[docs] def get_edge_data(self, u, v, key=None, default=None): """Returns the attribute dictionary associated with edge (u, v). This is identical to `G[u][v][key]` except the default is returned instead of an exception is the edge doesn't exist. Parameters ---------- u, v : nodes default : any Python object (default=None) Value to return if the edge (u, v) is not found. key : hashable identifier, optional (default=None) Return data only for the edge with specified key. Returns ------- edge_dict : dictionary The edge attribute dictionary. Examples -------- >>> G = nx.MultiGraph() # or MultiDiGraph >>> key = G.add_edge(0, 1, key="a", weight=7) >>> G[0][1]["a"] # key='a' {'weight': 7} >>> G.edges[0, 1, "a"] # key='a' {'weight': 7} Warning: we protect the graph data structure by making `G.edges` and `G[1][2]` read-only dict-like structures. However, you can assign values to attributes in e.g. `G.edges[1, 2, 'a']` or `G[1][2]['a']` using an additional bracket as shown next. You need to specify all edge info to assign to the edge data associated with an edge. >>> G[0][1]["a"]["weight"] = 10 >>> G.edges[0, 1, "a"]["weight"] = 10 >>> G[0][1]["a"]["weight"] 10 >>> G.edges[1, 0, "a"]["weight"] 10 >>> G = nx.MultiGraph() # or MultiDiGraph >>> nx.add_path(G, [0, 1, 2, 3]) >>> G.get_edge_data(0, 1) {0: {}} >>> e = (0, 1) >>> G.get_edge_data(*e) # tuple form {0: {}} >>> G.get_edge_data("a", "b", default=0) # edge not in graph, return 0 0 """ try: if key is None: return self._adj[u][v] else: return self._adj[u][v][key] except KeyError: return default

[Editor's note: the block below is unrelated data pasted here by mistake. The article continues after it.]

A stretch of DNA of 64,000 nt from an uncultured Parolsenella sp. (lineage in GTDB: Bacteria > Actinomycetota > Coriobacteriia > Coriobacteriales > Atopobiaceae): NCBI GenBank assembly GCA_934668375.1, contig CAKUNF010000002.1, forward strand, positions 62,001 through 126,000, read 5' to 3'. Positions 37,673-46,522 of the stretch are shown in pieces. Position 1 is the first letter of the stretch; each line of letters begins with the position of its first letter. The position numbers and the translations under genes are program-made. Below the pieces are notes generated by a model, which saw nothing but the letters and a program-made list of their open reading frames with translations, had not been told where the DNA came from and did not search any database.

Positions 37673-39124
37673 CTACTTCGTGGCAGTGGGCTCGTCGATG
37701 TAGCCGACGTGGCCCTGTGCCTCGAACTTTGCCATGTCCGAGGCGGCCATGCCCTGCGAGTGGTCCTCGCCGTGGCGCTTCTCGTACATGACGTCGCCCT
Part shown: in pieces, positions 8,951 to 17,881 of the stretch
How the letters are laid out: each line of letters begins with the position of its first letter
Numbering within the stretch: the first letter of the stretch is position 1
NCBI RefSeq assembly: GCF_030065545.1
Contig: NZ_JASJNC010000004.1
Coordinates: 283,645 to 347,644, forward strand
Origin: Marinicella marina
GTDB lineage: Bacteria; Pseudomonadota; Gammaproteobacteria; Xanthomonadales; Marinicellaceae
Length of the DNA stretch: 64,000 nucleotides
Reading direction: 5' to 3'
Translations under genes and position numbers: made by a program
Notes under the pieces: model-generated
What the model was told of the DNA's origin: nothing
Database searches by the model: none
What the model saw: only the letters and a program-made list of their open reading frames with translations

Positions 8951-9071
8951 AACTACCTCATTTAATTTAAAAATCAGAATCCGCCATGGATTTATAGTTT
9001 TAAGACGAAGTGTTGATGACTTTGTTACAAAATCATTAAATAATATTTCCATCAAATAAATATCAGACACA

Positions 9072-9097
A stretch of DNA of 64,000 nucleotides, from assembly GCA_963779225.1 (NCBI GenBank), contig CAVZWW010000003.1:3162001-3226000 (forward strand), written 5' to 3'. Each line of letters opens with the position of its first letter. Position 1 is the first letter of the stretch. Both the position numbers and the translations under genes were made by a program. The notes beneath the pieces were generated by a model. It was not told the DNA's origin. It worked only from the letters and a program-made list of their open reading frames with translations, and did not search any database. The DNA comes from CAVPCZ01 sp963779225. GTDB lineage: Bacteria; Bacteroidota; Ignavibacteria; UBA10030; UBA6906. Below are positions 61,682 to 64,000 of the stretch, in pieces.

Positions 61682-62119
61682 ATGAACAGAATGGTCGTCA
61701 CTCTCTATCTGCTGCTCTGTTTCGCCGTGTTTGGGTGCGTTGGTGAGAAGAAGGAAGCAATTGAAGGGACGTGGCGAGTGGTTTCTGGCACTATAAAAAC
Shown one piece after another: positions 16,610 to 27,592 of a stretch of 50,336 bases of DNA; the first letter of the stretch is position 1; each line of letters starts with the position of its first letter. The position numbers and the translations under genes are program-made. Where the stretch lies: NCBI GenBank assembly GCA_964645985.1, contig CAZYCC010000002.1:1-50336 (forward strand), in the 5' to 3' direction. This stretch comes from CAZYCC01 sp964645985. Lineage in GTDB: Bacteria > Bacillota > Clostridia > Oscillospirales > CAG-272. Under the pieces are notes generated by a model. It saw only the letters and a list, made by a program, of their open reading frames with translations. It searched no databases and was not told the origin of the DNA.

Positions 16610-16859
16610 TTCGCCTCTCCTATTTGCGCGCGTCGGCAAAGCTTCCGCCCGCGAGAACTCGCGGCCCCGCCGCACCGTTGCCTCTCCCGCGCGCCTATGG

@property def degree(self): """A DegreeView for the Graph as G.degree or G.degree(). The node degree is the number of edges adjacent to the node. The weighted node degree is the sum of the edge weights for edges incident to that node. This object provides an iterator for (node, degree) as well as lookup for the degree for a single node. Parameters ---------- nbunch : single node, container, or all nodes (default= all nodes) The view will only report edges incident to these nodes. weight : string or None, optional (default=None) The name of an edge attribute that holds the numerical value used as a weight. If None, then each edge has weight 1. The degree is the sum of the edge weights adjacent to the node. Returns ------- If a single node is requested deg : int Degree of the node, if a single node is passed as argument. OR if multiple nodes are requested nd_iter : iterator The iterator returns two-tuples of (node, degree). Examples -------- >>> G = nx.Graph() # or DiGraph, MultiGraph, MultiDiGraph, etc >>> nx.add_path(G, [0, 1, 2, 3]) >>> G.degree(0) # node 0 with degree 1 1 >>> list(G.degree([0, 1])) [(0, 1), (1, 2)] """ return MultiDegreeView(self) def is_multigraph(self): """Returns True if graph is a multigraph, False otherwise.""" return True def is_directed(self): """Returns True if graph is directed, False otherwise.""" return False